In the third installment of “An Ounce of Prevention for the Commercial Landlord“, Kevin J. Mahoney explains important considerations once the collection process begins.
Interest, Late Fees and Attorneys Fees
A well drafted lease will provide for interest, late fees and attorneys fees to be charged against the tenant when rent is not paid on time. The lease should clearly set out how these fees are calculated and when they may be imposed. Many leases include notice provisions to the tenant before a fee can be charged. Landlords should be familiar with these notice requirements and comply with them if they expect to collect interest, late fees or attorneys fees. The lease should classify these charges as “additional rent.” Many courts have taken the position that only “rent” can be awarded in a Failure to Pay Rent action. As such, unless these charges are classified as “additional rent,” they may not be awarded by the court.
The lease should provide that the landlord may collect actual attorney fees and expenses as opposed to the generic reference to “reasonable attorneys fees.” Some courts have been interpreting reasonable attorneys fees as 15% of the unpaid rent if the lease does not provide otherwise. In many cases, the actual attorneys fees are considerably higher than 15% of the unpaid rent. In those cases, the landlord is absorbing that additional cost. A well drafted lease will pass the entire cost on to the delinquent tenant.
If the landlord wishes to charge interest, a specific interest rate should be contained in the lease. Many leases contain a provision which allows the landlord to charge interest up to the maximum allowed by law. Maryland courts have held that interest as high as 24% is not usurious and is, therefore, legal. However, without a specific reference to an interest percentage, District Court judges have awarded as little as 6% to 10% on prejudgment interest. If a lease does provide for a specific interest percentage rate, the landlord should request that the court impose post-judgment interest at the contract rate rather than the legal post-judgment rate of 10%.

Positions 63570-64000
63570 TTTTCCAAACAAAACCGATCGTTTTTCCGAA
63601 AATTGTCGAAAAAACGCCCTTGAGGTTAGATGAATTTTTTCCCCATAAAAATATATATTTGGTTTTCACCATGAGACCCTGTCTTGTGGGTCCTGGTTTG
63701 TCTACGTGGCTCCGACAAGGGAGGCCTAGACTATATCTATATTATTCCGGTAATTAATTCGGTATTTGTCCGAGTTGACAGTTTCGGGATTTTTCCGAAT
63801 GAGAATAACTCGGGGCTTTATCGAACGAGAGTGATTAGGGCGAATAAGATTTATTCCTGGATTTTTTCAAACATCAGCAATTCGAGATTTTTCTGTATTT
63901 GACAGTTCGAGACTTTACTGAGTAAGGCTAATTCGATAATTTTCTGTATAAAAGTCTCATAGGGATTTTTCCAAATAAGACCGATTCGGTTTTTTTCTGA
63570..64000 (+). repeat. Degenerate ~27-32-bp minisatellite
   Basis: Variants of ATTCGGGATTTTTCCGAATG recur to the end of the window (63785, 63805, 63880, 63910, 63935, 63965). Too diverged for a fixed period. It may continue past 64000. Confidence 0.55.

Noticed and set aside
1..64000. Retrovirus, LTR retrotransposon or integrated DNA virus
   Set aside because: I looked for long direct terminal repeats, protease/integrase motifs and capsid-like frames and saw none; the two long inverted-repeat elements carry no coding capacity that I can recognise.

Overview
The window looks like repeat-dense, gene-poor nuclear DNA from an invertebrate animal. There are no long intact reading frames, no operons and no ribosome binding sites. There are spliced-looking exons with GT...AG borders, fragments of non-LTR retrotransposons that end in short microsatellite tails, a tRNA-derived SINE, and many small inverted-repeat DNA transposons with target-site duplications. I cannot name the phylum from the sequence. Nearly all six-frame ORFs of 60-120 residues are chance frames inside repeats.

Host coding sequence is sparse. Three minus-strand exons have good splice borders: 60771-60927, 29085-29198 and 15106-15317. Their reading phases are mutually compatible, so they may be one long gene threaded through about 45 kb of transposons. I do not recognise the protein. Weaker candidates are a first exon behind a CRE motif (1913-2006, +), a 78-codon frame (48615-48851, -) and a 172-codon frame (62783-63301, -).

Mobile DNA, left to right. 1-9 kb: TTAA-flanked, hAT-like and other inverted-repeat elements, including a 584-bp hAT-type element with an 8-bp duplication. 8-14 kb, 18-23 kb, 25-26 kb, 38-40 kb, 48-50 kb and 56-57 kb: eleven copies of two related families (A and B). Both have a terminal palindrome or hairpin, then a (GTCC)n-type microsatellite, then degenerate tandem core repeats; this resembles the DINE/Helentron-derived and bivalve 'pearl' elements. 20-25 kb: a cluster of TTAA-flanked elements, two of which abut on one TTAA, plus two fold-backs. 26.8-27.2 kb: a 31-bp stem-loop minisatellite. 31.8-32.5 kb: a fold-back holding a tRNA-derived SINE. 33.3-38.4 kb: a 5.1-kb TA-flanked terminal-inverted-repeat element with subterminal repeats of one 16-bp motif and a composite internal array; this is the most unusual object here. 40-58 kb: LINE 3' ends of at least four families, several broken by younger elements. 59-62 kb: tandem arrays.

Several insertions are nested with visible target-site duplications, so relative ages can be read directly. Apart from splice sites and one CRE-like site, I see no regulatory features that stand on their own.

As with interest, late fees and attorneys fees, the lease should contain a clear acceleration clause. That is, if the tenant is in default, the landlord has the right to accelerate all rent payments due under the lease. In almost every instance, there will be a notice requirement to the tenant of the landlord’s decision to accelerate the rent. Again, landlords should be intimately familiar with the requirements of these provisions so that proper notice is sent to the tenant on a timely basis.
Waiver of Jury Trial
Many leases contain a provision for the waiver of a jury trial by the tenant. If the landlord/tenant action is filed in the District Court and the amount in question exceeds $15,000.00, the tenant may pray a jury trial and have the case transferred to the Circuit Court. Even if the tenant is currently delinquent for less than $15,000.00, courts have interpreted a tenant’s right to a jury trial based on the amount of rent which would be owed over the term of the lease. Therefore, as long as the total balance for the full term of the lease exceeds $15,000.00, the tenant may have a right to a jury trial. Many tenants pray jury trial simply to delay the entry of a judgment or an eviction proceeding. Landlord should consider including a waiver of jury trial provision in the lease to avoid this delay.